Revenue For Google And Yahoo Costs Competitors

The extraordinary revenue growth exhibited recently by Google and Yahoo is coming at the expense of established players in the $263 billion information industry, a new report says.
The extraordinary revenue growth exhibited recently by Google Inc. and Yahoo Inc. is coming at the expense of established players in the $263 billion information industry, according to a report released Tuesday by research and advisory firm Outsell.

"They're literally sucking the financial air out of the room," the report says. "Google and Yahoo are clearly diverting advertising revenue" from established information companies.

According to the report, the 10 largest information companies are Daily Mail & General Trust, Gannett, McGraw-Hill, Pearson, Reed Elsevier, Reuters, Thomson, Tribune, VNU, and Wolters Kluwer. Together, they generated $60 billion in revenue in 2004, an increase of $4 billion over 2003.

Google and Yahoo together brought in $6.5 billion in revenue in 2004, an increase of $4 billion since 2003.

"That $4 billion in revenue growth from Google and Yahoo," says Chuck Richard, lead analyst at Outsell, "some of that is marketing and advertising spending that would have gone to the other 10 companies. This is most clearly evident in the newspaper and the B-to-B trade magazine areas, where the problems are quantifiable."

"The traditional media companies have been in a tough situation for a while in terms of getting ad dollars," says Gary Stein, advertising analyst at JupiterResearch. "Many newspapers get better than half of their revenue from classified, which are really susceptible to the type of ads that Google and Yahoo are offering."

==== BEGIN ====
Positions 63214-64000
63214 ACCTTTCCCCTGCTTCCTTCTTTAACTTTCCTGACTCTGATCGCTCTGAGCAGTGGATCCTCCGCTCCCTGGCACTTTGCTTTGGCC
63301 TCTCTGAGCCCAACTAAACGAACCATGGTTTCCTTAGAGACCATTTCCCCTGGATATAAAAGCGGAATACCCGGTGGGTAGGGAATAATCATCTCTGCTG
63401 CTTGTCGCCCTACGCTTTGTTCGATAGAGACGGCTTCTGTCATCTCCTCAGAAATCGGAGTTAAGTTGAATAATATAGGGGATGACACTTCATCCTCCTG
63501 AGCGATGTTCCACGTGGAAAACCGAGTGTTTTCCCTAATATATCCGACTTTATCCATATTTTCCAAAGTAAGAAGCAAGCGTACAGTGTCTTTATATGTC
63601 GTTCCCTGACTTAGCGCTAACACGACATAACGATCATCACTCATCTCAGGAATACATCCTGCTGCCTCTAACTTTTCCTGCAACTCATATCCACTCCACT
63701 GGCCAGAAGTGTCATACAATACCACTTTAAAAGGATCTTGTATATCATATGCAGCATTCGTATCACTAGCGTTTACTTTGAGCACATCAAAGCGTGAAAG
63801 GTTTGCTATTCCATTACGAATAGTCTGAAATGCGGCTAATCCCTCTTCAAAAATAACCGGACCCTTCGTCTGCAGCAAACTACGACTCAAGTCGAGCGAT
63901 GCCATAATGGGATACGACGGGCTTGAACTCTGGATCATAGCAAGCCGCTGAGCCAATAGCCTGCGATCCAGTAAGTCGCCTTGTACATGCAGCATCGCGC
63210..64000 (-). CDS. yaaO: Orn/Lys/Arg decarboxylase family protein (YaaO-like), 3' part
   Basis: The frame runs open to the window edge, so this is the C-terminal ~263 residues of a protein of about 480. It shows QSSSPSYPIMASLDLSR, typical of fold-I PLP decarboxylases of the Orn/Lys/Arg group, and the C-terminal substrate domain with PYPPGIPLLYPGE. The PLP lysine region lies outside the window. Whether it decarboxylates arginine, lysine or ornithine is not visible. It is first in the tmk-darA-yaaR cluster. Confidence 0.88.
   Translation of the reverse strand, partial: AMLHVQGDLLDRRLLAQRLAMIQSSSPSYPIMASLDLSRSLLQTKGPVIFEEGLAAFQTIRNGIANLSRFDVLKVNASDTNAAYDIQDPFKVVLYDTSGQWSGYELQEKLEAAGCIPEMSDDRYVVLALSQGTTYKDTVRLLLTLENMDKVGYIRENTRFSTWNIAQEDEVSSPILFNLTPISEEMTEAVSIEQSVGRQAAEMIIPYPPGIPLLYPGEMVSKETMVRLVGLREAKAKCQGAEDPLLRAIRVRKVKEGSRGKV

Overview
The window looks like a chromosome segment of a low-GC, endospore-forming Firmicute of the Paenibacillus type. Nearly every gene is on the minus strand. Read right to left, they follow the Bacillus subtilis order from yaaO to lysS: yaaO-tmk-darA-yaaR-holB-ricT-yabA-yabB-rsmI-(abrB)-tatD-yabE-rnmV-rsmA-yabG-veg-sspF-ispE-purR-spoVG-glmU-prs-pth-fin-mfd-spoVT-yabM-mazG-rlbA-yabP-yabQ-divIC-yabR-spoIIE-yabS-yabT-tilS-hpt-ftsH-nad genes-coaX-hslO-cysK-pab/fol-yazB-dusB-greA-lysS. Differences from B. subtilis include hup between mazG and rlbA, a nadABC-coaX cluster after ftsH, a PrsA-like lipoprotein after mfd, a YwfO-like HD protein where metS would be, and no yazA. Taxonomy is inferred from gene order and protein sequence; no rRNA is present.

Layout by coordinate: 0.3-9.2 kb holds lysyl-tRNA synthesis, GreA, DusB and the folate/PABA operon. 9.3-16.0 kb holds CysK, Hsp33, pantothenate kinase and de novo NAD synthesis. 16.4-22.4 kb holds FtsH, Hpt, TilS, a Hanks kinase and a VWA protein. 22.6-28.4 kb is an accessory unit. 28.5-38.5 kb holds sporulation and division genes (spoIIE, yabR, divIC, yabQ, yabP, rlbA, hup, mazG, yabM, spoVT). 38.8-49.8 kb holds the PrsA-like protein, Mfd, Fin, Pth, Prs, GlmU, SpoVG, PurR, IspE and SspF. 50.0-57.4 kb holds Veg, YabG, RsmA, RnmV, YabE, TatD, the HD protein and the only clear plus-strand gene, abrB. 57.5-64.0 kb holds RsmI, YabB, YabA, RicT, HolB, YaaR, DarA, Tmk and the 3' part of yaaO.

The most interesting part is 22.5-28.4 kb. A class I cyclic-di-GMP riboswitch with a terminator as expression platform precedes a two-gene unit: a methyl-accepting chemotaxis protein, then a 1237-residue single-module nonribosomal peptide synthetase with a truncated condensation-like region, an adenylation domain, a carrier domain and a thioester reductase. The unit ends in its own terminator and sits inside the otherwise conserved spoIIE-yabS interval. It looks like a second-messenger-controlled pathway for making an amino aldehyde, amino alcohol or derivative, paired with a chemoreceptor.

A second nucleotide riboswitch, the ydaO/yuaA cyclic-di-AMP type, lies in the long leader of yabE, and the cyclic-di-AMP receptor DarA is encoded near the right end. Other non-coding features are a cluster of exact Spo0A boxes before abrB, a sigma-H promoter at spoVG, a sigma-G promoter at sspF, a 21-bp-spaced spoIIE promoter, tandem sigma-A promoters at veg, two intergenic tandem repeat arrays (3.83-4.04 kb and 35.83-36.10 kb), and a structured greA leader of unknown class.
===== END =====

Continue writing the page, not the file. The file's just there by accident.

The Outsell study, "Financial Performance Scorecard, Full Year 2004," lists the New York Times Co. as one of its "Sinking Stones," citing the newspaper industry's low revenue growth and its difficulties attracting young adult readers.

Last week, the New York Times Co. said it would eliminate 190 jobs. Reporting on its own troubles, the Times said that national newspapers are bringing in less advertising revenue than in previous years as marketers look for new ways to attract customers, such as Web sites and search engines like Google.

One way for traditional information companies to deal with the changing advertising landscape is through acquisitions, Richard says. He points to the acquisitions of and by Dow Jones & Co. and the New York Times Co., respectively, as examples.

"It's hard for a newspaper company to just throw a switch and get online, because they really haven't done it in any significant way," Stein says. "So I think there are structural issues that are inside of these types of companies that prevent them from going online and being more like Google."

And there's another issue. According to Richard, there's a substantial price difference in terms of the impact of offline and online advertising. "If you chose to convert every subscriber that newspapers or B-to-B trade magazines have to an online model, but took as revenue the current revenue rates for online ads and did the math, the total revenue equation is out of balance," he says.

In other words, marketers are either paying too much for print ads or too little for online ones. One reason for that, Stein observes, is that print ads represent a leap of faith in that it's difficult to measure results. Online ads, by contrast, can more easily be measured in terms of who sees them and how effective they are.

Whether print-ad costs decline or online-ad costs rise, reconciling the disparity may prove painful.

United Business Media plc, parent company of CMP Media LLC, which publishes InformationWeek, is among the 100 companies covered in the report.

This story was modified on June 1 to correct the spelling of Thomson.